Nature center breaks ground on education farmhouse

The Stamford Museum & Nature Center (SM&NC) is expanding for the first time in 50 years.

The 118-acre organization, which embraces the arts, natural and agricultural sciences and history, broke ground Oct. 2 on a 4,000-square-foot Environmental Educational Farmhouse. It will include an indoor gathering space for nature and agricultural study, an overlook terrace with views of SM&NC’s landscapes and the pastures of Heckscher Farm, a large, multipurpose room and a mobile teaching kitchen. Enrichment programs will be offered throughout the year for school-aged children, campers and families alike.

The farmhouse will also be used for the SM&NC’s Aligned-With-Our-Schools Program, which offers onsite field trips and in-school visits as educational options. Since its inception, the program has increased 300 percent, serving 33,350 children with such seasonal activities as drawing maple syrup, making apple cider, caring for animals in winter and understanding nature’s life cycles. During the expansion, the maple sugar and cider houses will be reconstructed and relocated, with the objective being an additional 13 percent growth in programming.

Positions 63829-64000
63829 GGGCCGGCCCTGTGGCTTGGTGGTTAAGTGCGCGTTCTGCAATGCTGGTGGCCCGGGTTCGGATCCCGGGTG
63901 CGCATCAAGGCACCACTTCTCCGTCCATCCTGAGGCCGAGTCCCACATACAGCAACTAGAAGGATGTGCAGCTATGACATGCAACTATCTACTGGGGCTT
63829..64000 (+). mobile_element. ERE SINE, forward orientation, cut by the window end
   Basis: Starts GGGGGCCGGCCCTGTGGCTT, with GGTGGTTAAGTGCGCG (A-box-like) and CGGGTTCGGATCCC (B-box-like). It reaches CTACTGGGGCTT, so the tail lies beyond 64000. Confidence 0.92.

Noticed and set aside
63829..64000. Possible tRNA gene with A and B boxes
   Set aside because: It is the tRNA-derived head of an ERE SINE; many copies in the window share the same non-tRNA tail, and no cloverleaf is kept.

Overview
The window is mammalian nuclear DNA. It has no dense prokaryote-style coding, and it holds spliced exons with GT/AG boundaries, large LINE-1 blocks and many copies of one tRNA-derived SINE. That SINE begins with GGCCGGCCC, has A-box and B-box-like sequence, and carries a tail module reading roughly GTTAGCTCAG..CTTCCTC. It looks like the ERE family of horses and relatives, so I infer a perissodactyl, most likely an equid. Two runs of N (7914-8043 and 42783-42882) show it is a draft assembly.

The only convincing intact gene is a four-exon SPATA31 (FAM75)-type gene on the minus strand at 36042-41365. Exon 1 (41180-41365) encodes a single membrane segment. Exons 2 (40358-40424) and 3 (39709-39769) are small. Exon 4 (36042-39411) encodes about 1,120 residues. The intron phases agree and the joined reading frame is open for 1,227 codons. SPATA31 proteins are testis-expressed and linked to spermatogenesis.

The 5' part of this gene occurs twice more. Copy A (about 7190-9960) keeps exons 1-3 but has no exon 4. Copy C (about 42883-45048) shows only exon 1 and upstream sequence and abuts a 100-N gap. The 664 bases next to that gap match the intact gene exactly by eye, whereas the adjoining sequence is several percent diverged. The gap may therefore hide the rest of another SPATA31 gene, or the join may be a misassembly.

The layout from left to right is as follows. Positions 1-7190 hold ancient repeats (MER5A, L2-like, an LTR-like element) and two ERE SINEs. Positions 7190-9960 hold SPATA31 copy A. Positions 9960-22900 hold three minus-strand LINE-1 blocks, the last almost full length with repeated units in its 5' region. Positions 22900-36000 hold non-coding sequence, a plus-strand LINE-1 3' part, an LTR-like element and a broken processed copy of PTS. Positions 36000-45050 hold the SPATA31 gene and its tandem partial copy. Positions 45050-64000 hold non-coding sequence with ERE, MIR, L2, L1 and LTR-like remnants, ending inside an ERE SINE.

SM&NC also plans to expand its observatory with an 8,000-square-foot Astronomy and Physical Science Center. The center’s three floors will house a full-size planetarium auditorium, a science lab and an outdoor viewing deck with steps leading to a 40-foot aluminum dome that will contain a 22-inch research telescope. The center will also serve as a location for STEAM (science, technology, engineering, arts, astronomy and math) education.

The projects are being made possible by “The Campaign for Future Generations,” created by SM&NC. To date they have cost $15 million, more than one-third of which has already been raised.

For more, visit stamfordmuseum.org.

— Danielle Renda

 

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